Archive for September, 2013


Zero to Hero

One of my favorite scenes from The Sopranos is where Tony starts questioning his entire life– asking “How did I get here?” instead of selling pots and pans in China. Being a sociopath, he finds a way to dismiss any attempt to actually change his life. Worse still, those around him–notably, Meadow–get sucked into the family business.

Still, this begs the question about whether things could have turned out differently. What if Tony had been born into a Norman Rockwell-type family scene? Not suggesting he’d be happy, but certainly, he wouldn’t be caught up in a life of criminal activity.

Of course, it doesn’t matter where Tony Soprano grew up or who he became. As a fictional character, or even looking at real life examples, people want to believe they have the option of choice. Rags to riches, or so they say. If you’re in the majority of people who wasn’t born into the good life, could you condition yourself into someone who has it today?

As artists, creative types and writers, we put ourselves in positions, each and everyday. The outcome is always guaranteed before anything takes place because we know the maximum potential that a project entails. We enter into that contract knowing the pitfalls, drawbacks and rewards.

All of this being said, for Tony Soprano, there’s only the next score. For Sopranos creator David Chase, there’s only the next project. And for myself, well, with the right approach, the sky’s the limit.

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Wrote a widely popular sequel to “Shill ‘Em All: Why Ethical Journalism Is So Hard to Come By” called “Shill ‘Em All, Part 2: The MMA Media’s Race to the Bottom” for CagePotato.com.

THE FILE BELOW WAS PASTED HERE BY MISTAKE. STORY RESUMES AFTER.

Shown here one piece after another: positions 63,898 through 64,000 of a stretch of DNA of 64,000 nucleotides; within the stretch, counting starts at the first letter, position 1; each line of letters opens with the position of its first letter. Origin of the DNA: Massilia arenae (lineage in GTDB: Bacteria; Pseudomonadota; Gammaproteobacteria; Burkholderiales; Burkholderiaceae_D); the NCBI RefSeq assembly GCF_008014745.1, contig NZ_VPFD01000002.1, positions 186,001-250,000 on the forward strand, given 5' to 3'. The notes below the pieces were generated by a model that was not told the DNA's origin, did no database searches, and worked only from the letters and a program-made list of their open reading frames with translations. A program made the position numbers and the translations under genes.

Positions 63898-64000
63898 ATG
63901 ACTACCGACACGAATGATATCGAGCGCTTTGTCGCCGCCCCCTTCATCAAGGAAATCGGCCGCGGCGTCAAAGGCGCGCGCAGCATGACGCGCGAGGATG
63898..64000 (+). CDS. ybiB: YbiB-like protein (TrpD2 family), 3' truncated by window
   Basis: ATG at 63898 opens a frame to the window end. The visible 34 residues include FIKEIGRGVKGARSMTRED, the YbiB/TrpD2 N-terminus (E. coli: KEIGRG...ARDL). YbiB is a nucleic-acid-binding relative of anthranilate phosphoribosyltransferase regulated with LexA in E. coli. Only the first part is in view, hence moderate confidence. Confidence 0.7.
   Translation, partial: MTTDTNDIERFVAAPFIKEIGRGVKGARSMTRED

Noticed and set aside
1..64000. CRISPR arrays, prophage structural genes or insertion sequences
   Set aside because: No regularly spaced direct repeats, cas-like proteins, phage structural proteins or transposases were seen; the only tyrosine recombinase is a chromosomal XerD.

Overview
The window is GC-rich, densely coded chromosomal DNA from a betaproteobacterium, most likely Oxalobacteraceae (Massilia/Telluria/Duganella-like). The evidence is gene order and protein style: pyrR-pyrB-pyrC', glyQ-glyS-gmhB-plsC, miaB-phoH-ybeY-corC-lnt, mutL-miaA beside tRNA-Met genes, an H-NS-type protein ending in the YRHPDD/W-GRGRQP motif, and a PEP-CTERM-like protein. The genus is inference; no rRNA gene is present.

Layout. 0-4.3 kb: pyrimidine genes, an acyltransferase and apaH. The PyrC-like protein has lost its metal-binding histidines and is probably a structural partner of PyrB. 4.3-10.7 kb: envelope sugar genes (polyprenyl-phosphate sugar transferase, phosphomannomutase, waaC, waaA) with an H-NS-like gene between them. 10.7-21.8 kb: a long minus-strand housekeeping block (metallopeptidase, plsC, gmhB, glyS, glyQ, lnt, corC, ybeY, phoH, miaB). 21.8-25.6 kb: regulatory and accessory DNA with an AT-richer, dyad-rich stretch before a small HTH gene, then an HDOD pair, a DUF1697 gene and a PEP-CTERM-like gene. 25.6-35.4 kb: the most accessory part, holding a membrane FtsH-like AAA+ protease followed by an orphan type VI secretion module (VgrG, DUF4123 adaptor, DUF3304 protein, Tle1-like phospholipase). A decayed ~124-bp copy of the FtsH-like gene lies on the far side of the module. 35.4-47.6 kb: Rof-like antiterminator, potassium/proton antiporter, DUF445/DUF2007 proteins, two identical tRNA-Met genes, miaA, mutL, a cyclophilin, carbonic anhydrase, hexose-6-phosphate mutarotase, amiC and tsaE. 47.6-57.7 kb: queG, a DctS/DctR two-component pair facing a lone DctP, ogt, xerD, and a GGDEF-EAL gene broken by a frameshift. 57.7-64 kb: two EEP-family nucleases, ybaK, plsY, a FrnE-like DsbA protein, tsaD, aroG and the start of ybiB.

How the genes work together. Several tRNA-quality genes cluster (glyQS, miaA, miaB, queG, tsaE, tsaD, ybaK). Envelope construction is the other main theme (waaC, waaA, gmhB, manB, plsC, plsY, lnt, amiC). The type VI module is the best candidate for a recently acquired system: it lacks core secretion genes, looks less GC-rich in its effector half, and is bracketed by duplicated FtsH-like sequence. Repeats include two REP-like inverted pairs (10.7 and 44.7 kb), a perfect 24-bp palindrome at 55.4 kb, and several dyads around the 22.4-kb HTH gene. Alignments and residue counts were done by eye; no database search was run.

Ideally, the relationship between professional sports organizations like the UFC and media members should be about interdependence, where both parties rely equally upon each other. In practice, many MMA media members and outlets often exist as the clingy, powerless co-dependent partners that put the needs of the UFC before the need for factual and accurate sports journalism…

(Read more here)

The reaction was almost unanimously positive. Those who cover boxing noted the similarities in promoter’s attempts to control the media. However, it should be said that boxing writers have tremendously more freedom to point out conflict-of-interests.

MaxBoxing.com writer Gabriel Montoya, for instance, was banned from Goldenboy boxing matches for composing satirical tweets. The term of his ban? Just two cards. MMA writers can measure their banishment from fights, PR lists, conference calls and other events over the span of multiple years.

Did two radio interviews to comment on the piece. One for Sportsnet 960 in Calgary with Peter Klein; the other for SiriusXM’s Fight Club (available to listen here).

There will be a part three to this series, so stay tuned!